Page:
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A-Z guide to proper handling and storage of every fruit and veggie

March 2, 2012

If you’re like many shoppers, you buy a bounty of beautiful produce each week only to have it go to waste in a matter of days. If you’re tired of tossing good food and money, there is a simple solution – and no, it doesn’t involve more frequent trips to the grocery store. The trick is to know how to properly store each individual item to maximize its freshness outside the store.

First you need to get to know the culprit – ethylene. Perhaps you’ve heard of it, but not really paid it much mind. This is a natural gas given off by fruits and vegetables. Some emit more ethylene than others, speeding up the ripening process of neighboring produce. You need to get to know your produce, so you have a better grasp of what can be stored with what – and what should be separated at all costs. Sunset Foods has done the homework for you, and compiled an A-Z guide to proper handling and storage of every fruit and veggie. See for yourself:

Apples – Do not wash until just before eating. Can be stored on the counter or in the refrigerator. But, they give off a lot of ethylene gas, so don’t store them next to anything else.

Asparagus – Cut off about a half inch from the ends. Put enough water in the bottom of a jar or wide drinking glass to cover the bottoms by about 3/4″. Loosely cover the tops of the stalks with a plastic bag to keep some of the moisture around them. Store in the refrigerator until ready to use.

Avocados – Keep them at room temperature. If you need one to ripen quickly, put it in a brown paper bag with a banana. If it is ripe when you bought it and you need to slow the ripening process, put it in the refrigerator.

Bananas – Produce the most ethylene gas of any fruit. Keep them on the counter, away from other produce. Once they are ripe you can stop the ripening process by putting them in a sealed bag in the refrigerator. The skin will turn black, but the fruit will be fine.

Beans – Store in a plastic bag in the refrigerator. Do not wash until just before eating.

Berries – Never wash berries until just before use. Throw away any berries that are bruised or molding. Store loosely in shallow containers, covered with plastic, in the refrigerator.

Broccoli & Cauliflower – Store in their original wrapping/packaging in the refrigerator. Do not wash until just before eating.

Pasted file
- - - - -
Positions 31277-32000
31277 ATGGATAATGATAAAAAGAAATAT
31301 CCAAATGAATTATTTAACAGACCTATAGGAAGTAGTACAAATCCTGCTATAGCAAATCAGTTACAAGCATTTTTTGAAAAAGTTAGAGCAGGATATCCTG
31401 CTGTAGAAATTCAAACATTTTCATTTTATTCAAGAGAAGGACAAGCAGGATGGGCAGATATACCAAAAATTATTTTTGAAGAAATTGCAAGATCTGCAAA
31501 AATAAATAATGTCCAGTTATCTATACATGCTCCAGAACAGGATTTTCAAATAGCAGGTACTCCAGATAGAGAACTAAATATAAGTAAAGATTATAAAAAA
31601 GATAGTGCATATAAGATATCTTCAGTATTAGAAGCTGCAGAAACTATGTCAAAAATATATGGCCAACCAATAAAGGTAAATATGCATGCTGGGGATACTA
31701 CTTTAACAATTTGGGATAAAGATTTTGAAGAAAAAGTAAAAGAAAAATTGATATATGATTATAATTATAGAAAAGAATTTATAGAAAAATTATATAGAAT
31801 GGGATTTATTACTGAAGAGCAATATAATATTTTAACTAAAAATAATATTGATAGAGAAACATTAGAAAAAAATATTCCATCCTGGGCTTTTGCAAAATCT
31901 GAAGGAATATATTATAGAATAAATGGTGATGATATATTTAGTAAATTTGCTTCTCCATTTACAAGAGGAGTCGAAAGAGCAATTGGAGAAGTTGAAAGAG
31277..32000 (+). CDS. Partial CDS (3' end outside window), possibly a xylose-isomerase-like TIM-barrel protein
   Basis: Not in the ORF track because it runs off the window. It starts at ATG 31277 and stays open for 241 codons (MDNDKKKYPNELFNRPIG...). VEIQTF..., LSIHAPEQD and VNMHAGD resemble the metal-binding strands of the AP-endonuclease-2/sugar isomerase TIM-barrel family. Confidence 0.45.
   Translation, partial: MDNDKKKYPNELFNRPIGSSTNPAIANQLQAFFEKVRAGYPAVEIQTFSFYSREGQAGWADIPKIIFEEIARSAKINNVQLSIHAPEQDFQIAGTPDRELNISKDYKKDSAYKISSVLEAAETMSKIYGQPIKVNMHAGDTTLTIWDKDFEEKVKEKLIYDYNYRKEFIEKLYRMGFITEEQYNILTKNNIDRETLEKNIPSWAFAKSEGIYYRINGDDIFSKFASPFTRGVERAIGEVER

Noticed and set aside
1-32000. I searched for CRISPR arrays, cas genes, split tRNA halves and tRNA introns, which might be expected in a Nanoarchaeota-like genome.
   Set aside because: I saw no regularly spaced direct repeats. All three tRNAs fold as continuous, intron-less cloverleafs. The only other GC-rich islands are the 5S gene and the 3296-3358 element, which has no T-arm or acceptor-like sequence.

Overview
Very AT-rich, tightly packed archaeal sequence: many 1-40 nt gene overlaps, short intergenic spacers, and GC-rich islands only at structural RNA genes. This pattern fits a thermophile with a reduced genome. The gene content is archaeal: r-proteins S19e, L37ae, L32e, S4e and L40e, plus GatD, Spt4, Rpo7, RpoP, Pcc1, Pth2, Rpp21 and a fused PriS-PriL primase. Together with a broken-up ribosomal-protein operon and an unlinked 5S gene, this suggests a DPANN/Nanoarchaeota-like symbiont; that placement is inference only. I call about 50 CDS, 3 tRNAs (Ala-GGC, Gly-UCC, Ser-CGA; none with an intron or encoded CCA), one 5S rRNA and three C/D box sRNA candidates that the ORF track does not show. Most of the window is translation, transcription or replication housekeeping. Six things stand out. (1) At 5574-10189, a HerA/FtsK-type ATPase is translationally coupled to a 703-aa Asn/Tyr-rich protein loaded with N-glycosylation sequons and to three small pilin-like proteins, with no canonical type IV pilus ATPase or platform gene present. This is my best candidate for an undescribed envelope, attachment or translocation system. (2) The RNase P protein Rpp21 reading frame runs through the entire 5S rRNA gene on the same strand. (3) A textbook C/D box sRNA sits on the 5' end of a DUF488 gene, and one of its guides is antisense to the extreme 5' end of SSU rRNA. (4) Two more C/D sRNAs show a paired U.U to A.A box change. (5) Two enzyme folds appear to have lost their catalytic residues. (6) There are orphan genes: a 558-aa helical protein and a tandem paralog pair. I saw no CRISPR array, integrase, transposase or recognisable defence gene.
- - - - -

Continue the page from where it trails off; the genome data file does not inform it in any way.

Cabbage – Keep in the refrigerator, in a plastic bag. Do not wash until just before using.

Carrots – Whole carrots need to be washed thoroughly. If they have green tops, cut off all but an inch. Wrap them in a damp paper towel, seal in a plastic bag and store in the crisper drawer. Baby carrots should be transferred to a plastic container, covered in water, and stored in the refrigerator. Be sure to change the water every few days.

Celery – Rinse, loosely wrap in a paper towel, tightly wrap the entire stalk in aluminum foil, and store in the crisper. It will keep fresh and crisp for weeks.

Cherries – Store in the refrigerator in a plastic bag. Do not wash until just before eating.

Citrus – Store in the refrigerator for about two weeks or on the counter for about one week.

Corn – If the husks are still on, store loose and uncovered in the refrigerator. If the husks are off, wrap each corncob in foil and store in the crisper drawer. It will keep for one to two days.

Cucumber – Do not wash until just before eating. Store in the refrigerator.

Eggplant – Store in the refrigerator.

Garlic – Store at room temperature. Whole heads will last three to five weeks. Once cloves are separated, they will last about 10 days.

Grapes – Do not wash until just before eating. Store them in the refrigerator, in the plastic bags they come in, or poke holes in a plastic bag to allow for air circulation.

Jalapeno Peppers – Store in a plastic bag, in the crisper drawer of the refrigerator.

Kiwi Fruit – Store at room temperature until ripe and ready to eat. Will keep for about one week.

Lettuces, Leafy Greens & Spinach – Wash, wrap loosely in paper towels, and store in a plastic bag in the refrigerator.

Melons – Store at room temperature until ripe and ready to eat. They will keep for about one week. NOTE: Cut melons can be stored in the refrigerator for up to five days.

Mushrooms – Do not wash until just before using. If pre-sliced, store in the refrigerator in their original packaging. They will last for about one week. If whole, store loosely in a brown paper bag in the refrigerator.

Onions – Store in a cool, dry place that has good air circulation. They will keep for two to three months. NOTE: Do NOT store onions with potatoes. If stored near one another, both will spoil faster.

Pears – If they aren’t ripe when purchased, store at room temperature. Once they ripen, store them in the refrigerator. They will keep for about one week.

Peaches, Plums, Nectarines & Apricots – Do not wash until ready to eat. Store at room temperature until ripe, then store in the refrigerator until ready to eat. They will keep from three to five days.

Pineapple – Store at room temperature until ripe and ready to eat. Cut pineapple can be stored in the refrigerator for up to five days.

Potatoes & Sweet Potatoes – Store in a cool, dry, dark place that has good air circulation. They will keep for two to three months. NOTE: Do NOT store onions with potatoes. If stored near one another, both will spoil faster.

Tomatoes – Store in a cool, dry place. Don’t store them in plastic bags as the trapped ethylene will make them ripen more quickly. Tomatoes should not be refrigerated as the cold temperature changes the texture of the flesh making it mushy and mealy, and impairs the flavor of the fruit.

Zucchini – Do not wash until just before eating. Store in the refrigerator.

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